The dictionary defines success as the accomplishment of an aim or purpose. This definition suggests that success only stems from accomplishing one thing. Society would have us believe that that one thing is an amazing career. I believe women need to widen their definitions of success to include all of the things in life that are important to them. This will help us deal with the continuing challenges of work-life balance. An Ernst & Young survey showed that 33% of employees worldwide listed that their work-life balance was getting progressively more difficult to manage.
I am a CEO and entrepreneur, but I am also a wife, mother, daughter, sister, and friend. Excelling in all of those roles is important to me. If I solely focus on building my company to be considered successful, all of the other parts of my life fall by the wayside. I don’t have time to make dinner for my husband’s birthday, call my grandma, or attend my son’s school functions because I am channeling all of my energy into my company. So despite succeeding in the role of CEO I sometimes feel like a failure in the other aspects of my life.
Does this sound familiar?
Take a step back and decide what roles fulfill you, and make you feel like you are doing a good job at life. Then include those roles in your definition of success. By broadening your definition of success you are giving yourself a new lens to view your day-to-day activities and goals. This new outlook is a way to grow towards fulfilling your own happiness and feeling like you measure up your own standards at the end of the day.
While a broad definition of success is liberating, it can also be overwhelming. It is impossible to be an amazing wife, mother, daughter, sister, friend, etc. all at the same time. There are only so many balls we can keep in the air before we drop them all. Trying to be wonder woman will leave you feeling burnt out and more like a failure than a success.
So what is the solution to achieving your own definition of success?
Pinpointing the high value opportunities in each role you have in your definition and scheduling them is the key. Simply writing a to-do list will do more harm than good. A recent article in the Harvard Business Review stated that to-do lists set their creators up for failure and frustration. When you schedule an appointment in your calendar you have made the commitment to complete that task or event at a specific time. Scheduling also makes you realistically determine how much time an activity will take and if you have that amount of time available.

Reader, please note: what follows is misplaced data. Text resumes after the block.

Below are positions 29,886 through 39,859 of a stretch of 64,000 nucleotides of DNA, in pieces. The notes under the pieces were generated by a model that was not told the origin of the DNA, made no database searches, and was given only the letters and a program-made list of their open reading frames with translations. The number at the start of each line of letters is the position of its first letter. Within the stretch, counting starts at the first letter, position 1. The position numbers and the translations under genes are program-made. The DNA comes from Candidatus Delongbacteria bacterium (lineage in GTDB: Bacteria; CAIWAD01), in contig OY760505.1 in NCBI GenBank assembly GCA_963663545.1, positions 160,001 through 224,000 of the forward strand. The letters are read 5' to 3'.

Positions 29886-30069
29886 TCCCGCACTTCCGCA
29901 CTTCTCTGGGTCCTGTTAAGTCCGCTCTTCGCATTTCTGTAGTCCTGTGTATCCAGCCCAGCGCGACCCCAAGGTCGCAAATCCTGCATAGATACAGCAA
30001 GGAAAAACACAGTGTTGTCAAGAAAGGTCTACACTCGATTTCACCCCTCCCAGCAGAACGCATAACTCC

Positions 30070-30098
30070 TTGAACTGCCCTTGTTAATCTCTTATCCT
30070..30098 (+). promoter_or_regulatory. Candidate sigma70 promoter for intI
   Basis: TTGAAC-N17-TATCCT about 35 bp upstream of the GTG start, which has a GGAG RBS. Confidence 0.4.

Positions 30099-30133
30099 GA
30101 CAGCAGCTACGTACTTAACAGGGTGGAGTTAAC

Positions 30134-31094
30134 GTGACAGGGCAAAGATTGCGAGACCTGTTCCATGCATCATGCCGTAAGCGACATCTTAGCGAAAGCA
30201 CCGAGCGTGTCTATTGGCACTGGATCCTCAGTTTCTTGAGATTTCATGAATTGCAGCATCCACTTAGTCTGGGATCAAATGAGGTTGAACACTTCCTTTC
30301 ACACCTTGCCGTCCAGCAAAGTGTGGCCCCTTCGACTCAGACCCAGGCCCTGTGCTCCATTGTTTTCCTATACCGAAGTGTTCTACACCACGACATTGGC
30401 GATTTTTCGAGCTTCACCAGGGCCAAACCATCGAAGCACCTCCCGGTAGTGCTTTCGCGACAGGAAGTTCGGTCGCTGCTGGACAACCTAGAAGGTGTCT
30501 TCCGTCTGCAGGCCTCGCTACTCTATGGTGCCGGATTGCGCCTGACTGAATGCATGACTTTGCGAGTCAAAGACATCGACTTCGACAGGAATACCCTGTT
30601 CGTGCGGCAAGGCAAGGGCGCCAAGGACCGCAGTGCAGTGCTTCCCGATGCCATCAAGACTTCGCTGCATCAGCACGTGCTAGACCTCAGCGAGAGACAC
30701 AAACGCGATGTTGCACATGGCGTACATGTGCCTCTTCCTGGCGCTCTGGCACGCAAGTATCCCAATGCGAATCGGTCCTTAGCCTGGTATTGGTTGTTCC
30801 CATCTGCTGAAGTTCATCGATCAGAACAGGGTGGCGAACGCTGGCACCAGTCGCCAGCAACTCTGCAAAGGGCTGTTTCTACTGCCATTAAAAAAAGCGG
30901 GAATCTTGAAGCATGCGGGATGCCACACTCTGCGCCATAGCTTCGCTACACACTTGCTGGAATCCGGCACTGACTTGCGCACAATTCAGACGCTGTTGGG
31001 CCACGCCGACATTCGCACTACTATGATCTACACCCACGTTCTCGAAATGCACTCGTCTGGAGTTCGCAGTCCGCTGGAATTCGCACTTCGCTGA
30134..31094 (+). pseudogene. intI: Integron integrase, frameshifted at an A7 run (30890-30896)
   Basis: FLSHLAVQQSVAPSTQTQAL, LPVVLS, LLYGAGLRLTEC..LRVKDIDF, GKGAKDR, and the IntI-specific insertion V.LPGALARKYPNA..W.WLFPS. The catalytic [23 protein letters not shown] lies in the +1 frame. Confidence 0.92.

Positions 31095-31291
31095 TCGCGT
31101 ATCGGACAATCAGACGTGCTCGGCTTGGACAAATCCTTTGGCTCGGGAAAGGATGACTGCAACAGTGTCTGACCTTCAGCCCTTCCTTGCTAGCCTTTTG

Start scheduling with a monthly overview.
Determine what is the number-one project that needs to be accomplished at work and place that deadline at the end of the month. Then work backwards and schedule the weekly time slots you will need to accomplish that work goal. Next, consider your spouse’s needs. Is there a birthday or special event that is important to celebrate or attend? Put that in your calendar along with a date night. As you look at your children’s needs, think about what is most important to them, it could be chaperoning a class field trip, attending a soccer game, or planning a special weekend activity. Again, schedule these things. Finally, determine what your personal high value opportunity is. Do you need a girl’s night or a trip to the salon? Make sure to schedule what is important for you. Having “me time” on your calendar gives you something to look forward to, and it allows you to reenergize.
If you use a different color to schedule each role’s activities in your calendar you will have a visual on your life balance. If you see too much of one color, that indicates that you either need to drop a few scheduled things for that role, or add a few more activities for your other roles. While true balance is rarely attainable, if you do your best to schedule it your life will be less polarized and you will feel more successful.
What if you have a demanding job and very little control over your working hours?
I encourage women to consider entrepreneurship as a way to regain power over the definition of success. Female entrepreneurs have more control over their job security and fulfillment than their corporate peers, which leads to higher levels of happiness. A study from the 2013 Global Entrepreneurship Monitor U.S. Report, found that women business owners ranked twice as happy as their non-entrepreneur, non-business-owner counterparts.
There will never be a perfect formula for being a successful woman. Everyone is different, as should be our definitions of success. Understanding what is important to you and incorporating those things into your own, personal definition of success, and then scheduling the events that are of highest value in each of your individual roles will lead to a happier more successful you.
How do you define success?
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- Reconsider Your Definition of Success & Then Schedule It - May 20, 2016